When Your Values Shift

When Your Values Shift

Everyone knows how important it is to “know yourself,” yet how often do we reflect on why we do what we do? (Or for that matter, what we did?) Do we really understand our motives and values? Before we even graduate from high school, most of us have participated in interest inventories and career aptitude tests. By the time we graduate from college, our interests, studies, and skills have aligned. We anticipate we’re on a path best suited for our personality, talents, and education. And yet…most of us don’t recognize the extent of our complexity. Our personal preferences and unique sense of values are buried under layers of expectations and demands. To add to the complexity, our values shift over time. When we identify as, or claim to be, a specific type of person (kind, caring, and genuine), but our thoughts, feelings, and behaviors indicate otherwise (we are resentful, rude, and just want other people to fall into line), we may be unaware of our true values.    Of course, we are quick to notice when we see this happen in others. Our perception may be that they are inauthentic, manipulative, or fake; maybe even a hypocrite. When our own behaviors are incongruent with what we claim to value, many of us have a physical reaction: a twinge, cringe, or moment when our body says, “no!” But just as common, we learn to ignore these uncomfortable feelings. Eventually, we stop paying attention. We become mistaken about our own identity, unaware of the shift in our values. This can manifest in a mid-career crisis. Our careers are moving along at...
Leadership in the Time of Disruption

Leadership in the Time of Disruption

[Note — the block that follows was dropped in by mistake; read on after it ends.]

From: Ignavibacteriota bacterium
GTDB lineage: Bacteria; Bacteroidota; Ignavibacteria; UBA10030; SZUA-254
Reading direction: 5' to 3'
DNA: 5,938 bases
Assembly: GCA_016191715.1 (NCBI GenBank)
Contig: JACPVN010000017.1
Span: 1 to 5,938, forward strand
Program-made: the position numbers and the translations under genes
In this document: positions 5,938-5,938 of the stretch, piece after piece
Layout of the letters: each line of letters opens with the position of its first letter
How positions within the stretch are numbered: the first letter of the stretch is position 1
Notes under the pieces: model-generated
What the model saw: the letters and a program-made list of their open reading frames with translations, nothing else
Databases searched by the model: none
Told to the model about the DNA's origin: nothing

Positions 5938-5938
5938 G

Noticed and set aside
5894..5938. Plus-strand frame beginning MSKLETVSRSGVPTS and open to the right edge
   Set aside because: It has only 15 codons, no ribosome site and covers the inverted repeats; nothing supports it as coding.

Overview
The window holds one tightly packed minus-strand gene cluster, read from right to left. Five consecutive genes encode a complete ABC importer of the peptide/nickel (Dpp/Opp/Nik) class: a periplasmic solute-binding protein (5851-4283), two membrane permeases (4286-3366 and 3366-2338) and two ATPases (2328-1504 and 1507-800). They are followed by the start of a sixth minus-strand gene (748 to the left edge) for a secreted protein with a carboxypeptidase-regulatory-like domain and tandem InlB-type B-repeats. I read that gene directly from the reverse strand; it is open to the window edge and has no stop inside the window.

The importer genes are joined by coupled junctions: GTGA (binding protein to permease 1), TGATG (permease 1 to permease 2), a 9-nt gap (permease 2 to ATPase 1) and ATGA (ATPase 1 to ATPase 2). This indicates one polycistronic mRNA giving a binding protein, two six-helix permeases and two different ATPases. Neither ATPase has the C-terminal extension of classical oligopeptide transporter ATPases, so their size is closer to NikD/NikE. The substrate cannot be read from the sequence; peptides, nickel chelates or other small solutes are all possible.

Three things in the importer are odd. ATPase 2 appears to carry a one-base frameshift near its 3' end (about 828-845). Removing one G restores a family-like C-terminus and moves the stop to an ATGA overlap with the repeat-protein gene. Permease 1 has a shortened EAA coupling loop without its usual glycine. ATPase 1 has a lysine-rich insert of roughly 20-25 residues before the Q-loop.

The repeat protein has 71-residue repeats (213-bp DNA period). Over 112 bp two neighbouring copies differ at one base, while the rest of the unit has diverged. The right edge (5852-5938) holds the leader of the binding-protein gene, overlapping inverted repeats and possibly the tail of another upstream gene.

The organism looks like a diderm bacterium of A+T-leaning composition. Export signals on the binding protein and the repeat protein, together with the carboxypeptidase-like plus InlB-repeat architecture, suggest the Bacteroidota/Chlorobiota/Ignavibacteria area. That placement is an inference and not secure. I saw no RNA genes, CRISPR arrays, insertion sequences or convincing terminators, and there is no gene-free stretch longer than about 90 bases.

In the past decade, we’ve seen remarkable innovations and extraordinary technological advancements change the way we live, play, and conduct business. Today, anyone with a smartphone has access to general artificial intelligence. We can easily manage everyday tasks (Google Assistant), send money (Venmo), travel about town (autonomous taxis in some U.S. cities), and answer our doors—from anywhere (Ring). In the world of sports, racing sailboats have gone from large, single wooden hulls to aerodynamic vessels of flight. Their once canvas sails are now wings that carry the team on two or three small hydro-foils faster than the speed of wind. Simulators and virtual reality are now a part of learning and training. Organizations have become data-driven cultures, led by Chief Data Officers, who work with data scientists and computers that process hundreds of hypothetical questions and answers. And incredibly, we’re just getting started. The most notable innovations are the direct result of disruptors: leaders who changed the game. They transformed existing markets (or created new ones) by focusing on convenience, simplicity, accessibility, or affordability. Disruptive leaders learned to innovate more quickly, cheaply, and with less risk. But this is no easy feat, especially in today’s accelerated environment. For many, disruption causes anxiety, fear, and leads to disruption fatigue. Ignoring the problem, or worse, feeding the fear, are not real solutions. Leadership in the time of disruption calls for a two-prong approach: improving current product performance and developing new disruptive technology. In many cases, starting, re-tooling, and scaling a business is easier than ever before. But achieving and maintaining success is another matter. While rapid innovation and new technologies allow...